Updated. The world will see one billion mobile broadband subscribers this year, doubling from the 500 million mobile web users in 2010, according to Ericsson (s eric), a provider of global telecom equipment. An increasing rate of smartphone adoption is the key driver, although connected laptops, tablets, USB data sticks and mobile hotspots will also add to the mobile subscriber numbers to a lesser extent. By the end of 2011, Ericsson estimates 400 million mobile broadband subscribers will be from the Asia-Pacific region, while Western Europe and North America will follow with 200 million each.
Indeed, one can see the growth effects that smartphone adoption is having on mobile broadband subscriptions by looking backward in time:
- In 1998, long before the smartphone, global mobile subscribers — I wouldn’t call it broadband back then — numbered a scant 57,200 says Om, who was covering the nascent market at the time. Given slow networks, limited infrastructure and high costs, this number isn’t surprising.
- It took until 2008 to hit 400 million mobile broadband subscribers, and much of that growth came from the early rise of the smartphone, which early adopters began to use in the mid-2000s.
- From 2008 to 2010, mobile data subscriptions jumped another 25 percent, reaching an estimated 500 million. That’s no coincidence, since smartphones running iOS (s aapl), Android (s goog), Symbian (s nok), BlackBerry (s rimm) and other mobile platforms are all on the rise as compared to less-connected feature phones.
While this little history lesson illustrates where growth is coming from, one other key point emphasizes it even better: In November, research firm Gartner (s it) estimated a 93 percent year-over-year increase in smartphone sales in the third quarter of 2010, a figure that’s likely to keep increasing until market saturation hits. With the number of smartphones sold nearly doubling as compared to a year ago, it only makes sense that mobile broadband subscribers should follow suit, provided 3G and 4G network operators are prepared to handle the growing demand for data on hot new smartphones.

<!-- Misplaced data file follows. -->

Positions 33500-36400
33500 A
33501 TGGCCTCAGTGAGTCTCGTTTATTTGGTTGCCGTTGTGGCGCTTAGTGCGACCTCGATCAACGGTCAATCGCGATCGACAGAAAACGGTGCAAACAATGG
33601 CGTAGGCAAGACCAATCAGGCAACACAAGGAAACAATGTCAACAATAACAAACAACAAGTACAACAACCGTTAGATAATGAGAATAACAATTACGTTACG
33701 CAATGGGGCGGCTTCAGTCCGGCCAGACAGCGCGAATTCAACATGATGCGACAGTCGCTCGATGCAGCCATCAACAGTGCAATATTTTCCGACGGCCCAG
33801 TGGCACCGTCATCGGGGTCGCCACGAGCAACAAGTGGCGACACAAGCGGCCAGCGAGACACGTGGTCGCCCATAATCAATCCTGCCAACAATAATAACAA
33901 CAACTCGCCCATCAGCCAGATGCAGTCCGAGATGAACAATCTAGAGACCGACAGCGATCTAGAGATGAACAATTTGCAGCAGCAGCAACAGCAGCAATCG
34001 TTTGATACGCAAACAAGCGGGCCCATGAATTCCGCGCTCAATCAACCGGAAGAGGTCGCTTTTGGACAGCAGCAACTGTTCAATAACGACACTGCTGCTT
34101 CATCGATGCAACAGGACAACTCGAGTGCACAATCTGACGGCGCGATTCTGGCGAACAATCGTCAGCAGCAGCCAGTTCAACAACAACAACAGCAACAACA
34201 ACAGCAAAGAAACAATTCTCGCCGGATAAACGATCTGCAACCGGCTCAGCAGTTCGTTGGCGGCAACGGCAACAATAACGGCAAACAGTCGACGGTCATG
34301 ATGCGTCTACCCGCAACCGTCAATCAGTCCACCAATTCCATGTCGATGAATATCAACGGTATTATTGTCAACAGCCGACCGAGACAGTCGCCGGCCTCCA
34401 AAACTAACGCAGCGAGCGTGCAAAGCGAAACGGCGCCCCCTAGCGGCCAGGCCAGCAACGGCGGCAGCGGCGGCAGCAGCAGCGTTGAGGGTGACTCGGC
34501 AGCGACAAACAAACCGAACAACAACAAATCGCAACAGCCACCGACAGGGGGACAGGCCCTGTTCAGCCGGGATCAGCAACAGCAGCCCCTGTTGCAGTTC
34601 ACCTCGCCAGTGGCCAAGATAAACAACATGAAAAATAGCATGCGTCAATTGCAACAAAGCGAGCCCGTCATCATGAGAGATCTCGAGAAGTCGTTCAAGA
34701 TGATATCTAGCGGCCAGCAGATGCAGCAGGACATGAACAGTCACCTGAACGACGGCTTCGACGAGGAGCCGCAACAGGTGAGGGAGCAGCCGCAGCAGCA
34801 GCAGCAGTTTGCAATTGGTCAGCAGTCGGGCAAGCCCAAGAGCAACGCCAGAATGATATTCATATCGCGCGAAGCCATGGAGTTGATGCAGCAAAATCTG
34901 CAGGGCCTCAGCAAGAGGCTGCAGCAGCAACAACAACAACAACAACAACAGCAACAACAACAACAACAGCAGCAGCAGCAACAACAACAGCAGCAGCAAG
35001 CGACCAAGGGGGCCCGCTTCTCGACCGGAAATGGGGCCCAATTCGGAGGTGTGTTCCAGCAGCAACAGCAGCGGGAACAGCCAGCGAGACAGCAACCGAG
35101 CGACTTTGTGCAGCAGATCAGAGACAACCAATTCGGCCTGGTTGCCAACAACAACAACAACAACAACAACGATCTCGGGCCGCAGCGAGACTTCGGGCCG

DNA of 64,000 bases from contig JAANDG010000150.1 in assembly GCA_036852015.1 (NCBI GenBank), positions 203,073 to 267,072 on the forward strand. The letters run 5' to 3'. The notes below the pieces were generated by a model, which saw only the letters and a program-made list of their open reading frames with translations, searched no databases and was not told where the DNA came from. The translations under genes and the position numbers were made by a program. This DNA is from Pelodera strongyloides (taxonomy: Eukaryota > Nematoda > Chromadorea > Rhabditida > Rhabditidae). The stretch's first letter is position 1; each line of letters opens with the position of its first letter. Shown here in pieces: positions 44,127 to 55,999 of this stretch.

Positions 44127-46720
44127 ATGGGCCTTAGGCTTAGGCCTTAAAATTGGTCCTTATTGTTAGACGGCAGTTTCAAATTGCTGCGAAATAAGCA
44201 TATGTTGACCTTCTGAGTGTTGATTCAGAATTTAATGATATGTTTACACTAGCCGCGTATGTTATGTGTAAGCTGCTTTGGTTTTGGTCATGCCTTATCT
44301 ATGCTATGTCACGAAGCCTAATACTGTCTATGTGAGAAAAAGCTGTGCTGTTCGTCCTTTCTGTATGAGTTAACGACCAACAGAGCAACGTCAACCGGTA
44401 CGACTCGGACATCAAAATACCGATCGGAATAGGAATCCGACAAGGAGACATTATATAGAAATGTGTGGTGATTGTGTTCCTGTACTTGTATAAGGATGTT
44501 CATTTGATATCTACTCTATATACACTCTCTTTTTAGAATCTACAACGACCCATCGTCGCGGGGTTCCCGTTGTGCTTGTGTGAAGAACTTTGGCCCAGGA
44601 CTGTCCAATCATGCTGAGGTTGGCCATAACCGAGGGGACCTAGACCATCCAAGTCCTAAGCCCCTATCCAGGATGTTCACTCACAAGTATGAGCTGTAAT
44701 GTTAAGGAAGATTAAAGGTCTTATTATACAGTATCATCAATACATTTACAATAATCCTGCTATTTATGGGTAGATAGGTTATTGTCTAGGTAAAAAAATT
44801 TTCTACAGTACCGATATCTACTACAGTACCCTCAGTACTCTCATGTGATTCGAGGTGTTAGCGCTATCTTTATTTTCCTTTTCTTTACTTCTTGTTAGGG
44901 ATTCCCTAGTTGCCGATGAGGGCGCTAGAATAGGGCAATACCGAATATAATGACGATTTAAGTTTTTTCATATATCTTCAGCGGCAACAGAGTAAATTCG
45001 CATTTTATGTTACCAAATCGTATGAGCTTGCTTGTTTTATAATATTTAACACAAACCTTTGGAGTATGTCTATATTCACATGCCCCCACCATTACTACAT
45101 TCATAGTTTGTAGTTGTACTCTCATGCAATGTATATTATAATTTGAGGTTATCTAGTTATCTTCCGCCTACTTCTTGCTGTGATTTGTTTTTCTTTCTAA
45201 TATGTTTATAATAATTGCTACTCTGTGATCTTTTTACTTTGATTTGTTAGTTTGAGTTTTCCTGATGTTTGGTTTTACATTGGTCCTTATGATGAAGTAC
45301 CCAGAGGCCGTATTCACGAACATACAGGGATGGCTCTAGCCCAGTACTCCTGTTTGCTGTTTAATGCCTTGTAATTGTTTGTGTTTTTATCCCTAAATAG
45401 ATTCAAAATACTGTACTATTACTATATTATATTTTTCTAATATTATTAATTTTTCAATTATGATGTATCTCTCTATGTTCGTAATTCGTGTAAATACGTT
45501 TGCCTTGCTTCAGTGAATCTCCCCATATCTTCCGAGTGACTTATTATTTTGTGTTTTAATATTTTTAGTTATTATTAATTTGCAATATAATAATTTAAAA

One last point puts the growth of mobile broadband in perspective. Even as Ericsson today put forth the billion subscriber estimate for mobiles, In-Stat this morning announced its estimate for global wired broadband users at 763 million in 2010. Although the definition of broadband may vary, as will subscriber estimates, by the end of this year, it’s possible that mobile web subscribers will outnumber wired broadband users for the first time ever!
Update: In-Stat commented on our original story, saying its estimate includes wired and wireless subscribers with varying definition on wireless broadband. For another datapoint, I turned to the Broadband Forum, which last week announced 508.7 million wired broadband subscribers globally at the end of the third quarter 2010. Given the likelihood that wired subscriptions would have grown, wired and wireless broadband subscribers are probably neck-and-neck right now, with mobile growing faster.
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